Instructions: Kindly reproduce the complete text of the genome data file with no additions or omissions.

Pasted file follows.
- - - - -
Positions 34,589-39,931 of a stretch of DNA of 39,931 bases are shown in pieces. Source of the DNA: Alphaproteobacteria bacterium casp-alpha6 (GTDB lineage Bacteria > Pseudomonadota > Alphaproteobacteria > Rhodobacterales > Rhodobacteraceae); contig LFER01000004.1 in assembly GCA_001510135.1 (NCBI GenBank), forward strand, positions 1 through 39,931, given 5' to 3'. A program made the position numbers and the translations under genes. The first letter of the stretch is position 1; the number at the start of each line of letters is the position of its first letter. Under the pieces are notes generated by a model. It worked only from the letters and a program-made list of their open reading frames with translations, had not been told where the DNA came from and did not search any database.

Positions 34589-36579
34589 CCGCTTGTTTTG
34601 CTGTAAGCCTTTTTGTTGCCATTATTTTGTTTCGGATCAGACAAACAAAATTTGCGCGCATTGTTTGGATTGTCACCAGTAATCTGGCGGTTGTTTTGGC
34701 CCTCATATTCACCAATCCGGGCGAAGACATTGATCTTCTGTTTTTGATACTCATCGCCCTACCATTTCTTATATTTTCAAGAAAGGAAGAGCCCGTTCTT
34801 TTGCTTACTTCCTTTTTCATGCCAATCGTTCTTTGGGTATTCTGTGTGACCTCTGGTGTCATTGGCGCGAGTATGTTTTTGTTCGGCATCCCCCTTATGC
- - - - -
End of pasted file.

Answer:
Positions 34,589-39,931 of a stretch of DNA of 39,931 bases are shown in pieces. Source of the DNA: Alphaproteobacteria bacterium casp-alpha6 (GTDB lineage Bacteria > Pseudomonadota > Alphaproteobacteria > Rhodobacterales > Rhodobacteraceae); contig LFER01000004.1 in assembly GCA_001510135.1 (NCBI GenBank), forward strand, positions 1 through 39,931, given 5' to 3'. A program made the position numbers and the translations under genes. The first letter of the stretch is position 1; the number at the start of each line of letters is the position of its first letter. Under the pieces are notes generated by a model. It worked only from the letters and a program-made list of their open reading frames with translations, had not been told where the DNA came from and did not search any database.

Positions 34589-36579
34589 CCGCTTGTTTTG
34601 CTGTAAGCCTTTTTGTTGCCATTATTTTGTTTCGGATCAGACAAACAAAATTTGCGCGCATTGTTTGGATTGTCACCAGTAATCTGGCGGTTGTTTTGGC
34701 CCTCATATTCACCAATCCGGGCGAAGACATTGATCTTCTGTTTTTGATACTCATCGCCCTACCATTTCTTATATTTTCAAGAAAGGAAGAGCCCGTTCTT
34801 TTGCTTACTTCCTTTTTCATGCCAATCGTTCTTTGGGTATTCTGTGTGACCTCTGGTGTCATTGGCGCGAGTATGTTTTTGTTCGGCATCCCCCTTATGC